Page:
Who Are the People in Your Neighborhood?

May 13, 2014  •  Leave a Comment

I must admit, I am a child of the 70's and early 80's.  Mr. Rogers was huge in my world.  Who are the people in your neighborhood?  That song has been embedded in my head since very early in life.  I grew up in a fantastic neighborhood, where the rat race did not exist (at least to my knowledge). I lived in a simple rambler (ranch house for non-Midwesterners).  My parents were friends with the neighbors, and I was friends with their children.  It was an era when people actually knew their neighbors and they looked out for one another.  As a kid, I listened to my friend's parents as if they were my own.  I remember spending entire days outside with the neighborhood gang, doing everything from creating our own roller skating show to building forts, playing kickball and spud, riding bikes and playing "spy games."  I had two best childhood friends, Lisa and Edith.  Lisa was at our house so much that she knew where everything was, including the rubber bands that were in a plastic bag taped to the inside of the coat closet in the hallway.  We used to create elaborate Barbie houses and "sew" Barbie clothes with old scraps of my mom's fabric in our playroom.  My mother still thinks of her as another one of her kids.  If I were to amass the amount of time I spent playing with friends in my childhood it would probably be as shocking as the amount of time children spend today in scheduled activities and staring at screens. 

Yes, we stared at screens when I was little.  I watched Mr. Rogers didn't I?  But the amount of time was negligible in the big scheme of things.  There were no computers, no cell phones (or phones without cords for that matter), no Ipads, no GPS devices.  Our idea of a computer was the "Little Professor," a glorified calculator designed to make math fun.  Who wanted to do that?  I compare this to my own children's childhood and my struggle to help them find joy and develop creativity in their lives without the constant need to plug into technology.  I am trying to teach them that we can have both. 

We moved to our very rural neighborhood two years ago from town.  Now I have nothing against town.  I thought that I wanted to live in a big city once; eschewing the idea of the country even though I had no idea what it was like to live in the country.  While I enjoyed my old neighborhood, it wasn't the neighborhood of my childhood. I lived there for twelve years.  I knew some of the neighbors, and still miss some of those people, but the days of free and unorganized play for my children were few and far between.  Gone are the days when children go outside to play and their parents trust that they are nearby and that they are fine; when you could count on your neighbors looking out for your kids.  My mom used to step out the front door when it was time for me to come in and yell my name at the top of her lungs.  I would hear her, sometimes from a block away, and come running.   I wanted my kids to live in a place where they could go outside and have room to roam; to use their imagination, to learn about, experience and love the natural world.  I wanted them to understand where their food comes from and that you can do things for yourself.  I wanted them to learn to use their imagination, to play with each other and to be able to entertain one another.  You can probably do that in town.  I did.  But for me and for my family, it led us to a different place.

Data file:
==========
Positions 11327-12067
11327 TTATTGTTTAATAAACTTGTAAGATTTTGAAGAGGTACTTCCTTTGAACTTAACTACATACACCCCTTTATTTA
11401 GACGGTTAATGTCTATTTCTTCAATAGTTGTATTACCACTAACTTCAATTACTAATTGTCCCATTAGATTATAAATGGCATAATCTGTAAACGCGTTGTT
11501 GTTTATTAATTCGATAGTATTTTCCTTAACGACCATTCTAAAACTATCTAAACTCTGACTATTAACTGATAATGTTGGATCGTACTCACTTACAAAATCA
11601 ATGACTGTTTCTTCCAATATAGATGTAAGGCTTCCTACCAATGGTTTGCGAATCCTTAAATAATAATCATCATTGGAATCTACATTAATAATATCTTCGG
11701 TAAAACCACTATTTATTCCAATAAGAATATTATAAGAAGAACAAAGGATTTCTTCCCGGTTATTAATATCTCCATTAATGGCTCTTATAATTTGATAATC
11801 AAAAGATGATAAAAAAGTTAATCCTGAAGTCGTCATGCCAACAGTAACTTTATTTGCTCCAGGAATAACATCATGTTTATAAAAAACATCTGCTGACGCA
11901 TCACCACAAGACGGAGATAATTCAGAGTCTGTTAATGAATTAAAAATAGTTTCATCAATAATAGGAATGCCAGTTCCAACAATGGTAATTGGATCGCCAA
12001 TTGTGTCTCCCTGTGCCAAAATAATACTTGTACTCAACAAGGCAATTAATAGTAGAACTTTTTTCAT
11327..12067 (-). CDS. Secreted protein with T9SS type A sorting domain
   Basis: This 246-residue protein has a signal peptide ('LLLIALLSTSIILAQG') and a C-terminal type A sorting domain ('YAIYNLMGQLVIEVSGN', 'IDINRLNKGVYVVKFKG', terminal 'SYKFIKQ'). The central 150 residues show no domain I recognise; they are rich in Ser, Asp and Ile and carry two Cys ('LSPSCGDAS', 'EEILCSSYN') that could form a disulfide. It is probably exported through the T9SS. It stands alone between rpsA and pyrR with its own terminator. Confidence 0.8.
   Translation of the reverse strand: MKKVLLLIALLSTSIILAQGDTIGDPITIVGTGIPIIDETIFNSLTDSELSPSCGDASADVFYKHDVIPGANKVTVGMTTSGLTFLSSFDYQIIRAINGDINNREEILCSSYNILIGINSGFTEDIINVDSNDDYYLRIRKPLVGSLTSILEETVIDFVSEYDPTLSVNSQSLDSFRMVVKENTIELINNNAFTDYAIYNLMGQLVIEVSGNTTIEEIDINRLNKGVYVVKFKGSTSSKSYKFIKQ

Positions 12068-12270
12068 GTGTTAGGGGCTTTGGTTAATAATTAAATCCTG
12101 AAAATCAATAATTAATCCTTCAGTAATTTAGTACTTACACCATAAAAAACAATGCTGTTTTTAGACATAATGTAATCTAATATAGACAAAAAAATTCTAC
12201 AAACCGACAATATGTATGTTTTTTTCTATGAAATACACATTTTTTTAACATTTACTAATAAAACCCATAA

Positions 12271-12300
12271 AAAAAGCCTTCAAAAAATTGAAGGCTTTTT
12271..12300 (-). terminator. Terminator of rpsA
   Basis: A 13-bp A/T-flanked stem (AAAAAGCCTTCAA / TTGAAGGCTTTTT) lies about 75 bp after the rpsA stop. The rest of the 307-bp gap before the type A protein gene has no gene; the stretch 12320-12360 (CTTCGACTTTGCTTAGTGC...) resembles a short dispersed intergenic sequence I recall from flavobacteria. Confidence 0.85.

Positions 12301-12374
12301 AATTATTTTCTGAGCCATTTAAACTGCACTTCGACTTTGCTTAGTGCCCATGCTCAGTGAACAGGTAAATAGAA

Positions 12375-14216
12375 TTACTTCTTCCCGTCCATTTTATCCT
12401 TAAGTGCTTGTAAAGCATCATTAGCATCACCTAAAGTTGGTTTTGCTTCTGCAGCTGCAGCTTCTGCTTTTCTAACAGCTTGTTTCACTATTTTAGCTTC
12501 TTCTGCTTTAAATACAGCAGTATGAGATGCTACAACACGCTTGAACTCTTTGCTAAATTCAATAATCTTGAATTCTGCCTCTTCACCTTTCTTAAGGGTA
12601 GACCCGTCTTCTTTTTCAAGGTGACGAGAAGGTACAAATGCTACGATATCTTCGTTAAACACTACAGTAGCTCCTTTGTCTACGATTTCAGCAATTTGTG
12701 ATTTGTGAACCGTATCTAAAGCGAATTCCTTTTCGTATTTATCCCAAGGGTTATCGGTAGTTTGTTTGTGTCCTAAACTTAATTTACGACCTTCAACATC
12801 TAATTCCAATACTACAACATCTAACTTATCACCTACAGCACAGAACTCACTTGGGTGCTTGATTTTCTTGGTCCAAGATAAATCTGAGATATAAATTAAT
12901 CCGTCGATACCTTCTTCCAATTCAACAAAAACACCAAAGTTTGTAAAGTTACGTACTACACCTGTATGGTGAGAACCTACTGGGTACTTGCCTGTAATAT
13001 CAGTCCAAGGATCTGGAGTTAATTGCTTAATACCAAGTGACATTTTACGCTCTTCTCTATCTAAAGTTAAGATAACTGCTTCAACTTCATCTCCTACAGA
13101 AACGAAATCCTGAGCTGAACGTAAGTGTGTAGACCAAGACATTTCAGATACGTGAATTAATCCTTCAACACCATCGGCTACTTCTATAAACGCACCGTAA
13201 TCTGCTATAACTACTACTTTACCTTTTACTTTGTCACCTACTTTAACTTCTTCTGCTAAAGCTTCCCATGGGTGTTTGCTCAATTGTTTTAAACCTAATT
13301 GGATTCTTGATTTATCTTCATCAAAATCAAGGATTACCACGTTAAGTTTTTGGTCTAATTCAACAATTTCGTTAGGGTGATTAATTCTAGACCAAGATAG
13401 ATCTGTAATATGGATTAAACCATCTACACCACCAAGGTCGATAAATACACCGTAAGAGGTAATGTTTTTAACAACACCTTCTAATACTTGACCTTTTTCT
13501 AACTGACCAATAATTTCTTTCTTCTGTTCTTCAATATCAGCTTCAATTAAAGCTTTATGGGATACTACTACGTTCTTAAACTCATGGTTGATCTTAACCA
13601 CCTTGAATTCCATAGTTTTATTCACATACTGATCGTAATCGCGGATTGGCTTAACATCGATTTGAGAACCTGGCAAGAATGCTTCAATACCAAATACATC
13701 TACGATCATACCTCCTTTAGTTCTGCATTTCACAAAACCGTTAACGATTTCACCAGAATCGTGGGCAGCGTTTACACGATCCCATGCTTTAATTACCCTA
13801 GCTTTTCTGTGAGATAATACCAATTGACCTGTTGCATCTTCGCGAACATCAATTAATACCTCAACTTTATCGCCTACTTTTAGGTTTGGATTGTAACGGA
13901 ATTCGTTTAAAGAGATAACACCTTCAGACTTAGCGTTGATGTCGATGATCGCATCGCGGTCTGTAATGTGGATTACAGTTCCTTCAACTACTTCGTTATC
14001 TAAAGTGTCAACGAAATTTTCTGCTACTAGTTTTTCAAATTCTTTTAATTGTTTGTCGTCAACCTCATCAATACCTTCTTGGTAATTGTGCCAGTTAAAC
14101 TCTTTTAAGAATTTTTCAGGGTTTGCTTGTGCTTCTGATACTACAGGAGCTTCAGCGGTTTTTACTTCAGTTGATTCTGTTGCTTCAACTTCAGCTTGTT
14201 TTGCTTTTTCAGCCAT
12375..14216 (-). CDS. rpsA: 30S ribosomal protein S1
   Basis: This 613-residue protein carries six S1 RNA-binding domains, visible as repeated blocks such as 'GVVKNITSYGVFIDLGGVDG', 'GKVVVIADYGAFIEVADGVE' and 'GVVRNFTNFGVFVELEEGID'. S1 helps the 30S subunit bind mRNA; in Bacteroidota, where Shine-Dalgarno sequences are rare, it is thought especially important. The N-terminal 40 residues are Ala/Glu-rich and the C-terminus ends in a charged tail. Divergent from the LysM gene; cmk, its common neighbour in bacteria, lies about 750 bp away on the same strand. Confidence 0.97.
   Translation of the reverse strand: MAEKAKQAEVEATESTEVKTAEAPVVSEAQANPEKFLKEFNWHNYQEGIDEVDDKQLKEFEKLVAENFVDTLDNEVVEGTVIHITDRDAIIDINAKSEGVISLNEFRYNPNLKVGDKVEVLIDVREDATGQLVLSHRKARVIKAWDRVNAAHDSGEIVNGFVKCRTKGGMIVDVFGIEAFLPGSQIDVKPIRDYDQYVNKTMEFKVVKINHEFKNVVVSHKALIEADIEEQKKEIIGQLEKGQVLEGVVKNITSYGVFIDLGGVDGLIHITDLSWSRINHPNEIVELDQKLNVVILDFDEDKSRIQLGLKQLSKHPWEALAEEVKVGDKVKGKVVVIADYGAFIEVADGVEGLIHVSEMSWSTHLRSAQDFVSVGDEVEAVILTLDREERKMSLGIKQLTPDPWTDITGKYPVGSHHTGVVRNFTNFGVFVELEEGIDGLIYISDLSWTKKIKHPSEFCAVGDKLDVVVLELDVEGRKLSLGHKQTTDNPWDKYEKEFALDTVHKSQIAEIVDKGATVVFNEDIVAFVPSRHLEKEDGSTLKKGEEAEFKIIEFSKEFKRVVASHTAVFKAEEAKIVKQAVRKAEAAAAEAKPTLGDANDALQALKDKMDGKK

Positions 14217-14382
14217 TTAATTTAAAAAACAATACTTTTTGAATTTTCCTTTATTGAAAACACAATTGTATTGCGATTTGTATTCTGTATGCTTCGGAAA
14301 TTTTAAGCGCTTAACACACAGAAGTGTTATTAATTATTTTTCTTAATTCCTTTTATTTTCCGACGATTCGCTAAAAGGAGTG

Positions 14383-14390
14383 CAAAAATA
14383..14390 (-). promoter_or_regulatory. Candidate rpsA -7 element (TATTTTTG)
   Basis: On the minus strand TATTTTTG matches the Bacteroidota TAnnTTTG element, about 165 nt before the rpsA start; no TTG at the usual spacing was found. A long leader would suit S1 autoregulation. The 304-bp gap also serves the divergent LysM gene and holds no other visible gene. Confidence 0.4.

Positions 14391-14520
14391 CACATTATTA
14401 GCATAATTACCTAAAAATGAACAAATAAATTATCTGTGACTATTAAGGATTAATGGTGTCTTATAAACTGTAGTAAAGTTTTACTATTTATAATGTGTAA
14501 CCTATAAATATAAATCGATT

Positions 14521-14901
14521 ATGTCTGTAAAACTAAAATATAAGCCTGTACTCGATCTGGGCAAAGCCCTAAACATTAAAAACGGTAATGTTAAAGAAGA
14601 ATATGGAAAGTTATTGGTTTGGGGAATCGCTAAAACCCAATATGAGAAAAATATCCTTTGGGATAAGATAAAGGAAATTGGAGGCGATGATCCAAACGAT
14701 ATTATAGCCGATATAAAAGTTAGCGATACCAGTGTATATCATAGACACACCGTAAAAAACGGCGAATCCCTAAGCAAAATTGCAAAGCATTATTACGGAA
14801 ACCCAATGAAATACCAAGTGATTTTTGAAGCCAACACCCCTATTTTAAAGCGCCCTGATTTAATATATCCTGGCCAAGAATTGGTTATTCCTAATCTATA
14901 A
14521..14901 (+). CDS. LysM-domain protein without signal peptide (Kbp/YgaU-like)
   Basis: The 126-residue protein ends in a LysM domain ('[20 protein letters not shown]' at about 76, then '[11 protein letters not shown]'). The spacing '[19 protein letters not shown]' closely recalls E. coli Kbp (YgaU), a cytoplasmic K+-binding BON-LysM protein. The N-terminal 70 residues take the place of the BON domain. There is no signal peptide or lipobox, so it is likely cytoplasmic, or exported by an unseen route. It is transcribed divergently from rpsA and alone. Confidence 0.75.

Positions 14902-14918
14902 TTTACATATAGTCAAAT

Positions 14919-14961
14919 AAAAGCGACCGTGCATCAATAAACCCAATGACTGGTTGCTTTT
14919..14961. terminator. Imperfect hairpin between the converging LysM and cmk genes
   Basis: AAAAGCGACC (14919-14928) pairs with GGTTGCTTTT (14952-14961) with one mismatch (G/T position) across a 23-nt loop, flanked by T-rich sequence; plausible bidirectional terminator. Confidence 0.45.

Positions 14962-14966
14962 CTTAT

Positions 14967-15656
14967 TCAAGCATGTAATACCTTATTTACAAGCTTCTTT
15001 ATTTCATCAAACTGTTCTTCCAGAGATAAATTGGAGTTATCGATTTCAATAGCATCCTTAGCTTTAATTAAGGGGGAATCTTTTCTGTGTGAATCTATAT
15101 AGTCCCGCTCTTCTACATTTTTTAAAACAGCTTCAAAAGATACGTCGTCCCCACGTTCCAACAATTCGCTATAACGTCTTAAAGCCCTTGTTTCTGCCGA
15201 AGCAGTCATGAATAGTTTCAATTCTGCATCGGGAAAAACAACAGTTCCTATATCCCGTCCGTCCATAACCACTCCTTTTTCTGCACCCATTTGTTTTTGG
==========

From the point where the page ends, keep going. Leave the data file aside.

Do we have neighbors?  Yes.  By city standards, we are far apart since each person in our "neighborhood" has at least five acres of land.  However, we look out for one another and care for one another.  My kids even have friends to play with-though the friendships are not yet as fast as my childhood friendships, they might be, someday.  So if you made it this far, you are thinking:  "What about the picture of the cows?"  That is what I get to see on my walks and drives to and from my home.  The cows are some of my neighbors.  They live on one of the most beautiful and breathtaking plots of land I have ever seen.  Their caretakers sell eggs to my family and when I go there to get them, they invite me in for a chat that can last for at least a half hour.  The cows are teaching my children about life.  They see their babies in the spring.  They watch them wade chest deep in the marsh to keep cool on a hot day.  They see how they chew and scratch on the trees.  They listen to them talk, and Yes, they even understand that they are a source of food and sustenance.  Through it all, I have discovered that I love the country.  I love being a steward of the land and the wildlife that surrounds me and I think that my children love it too.   


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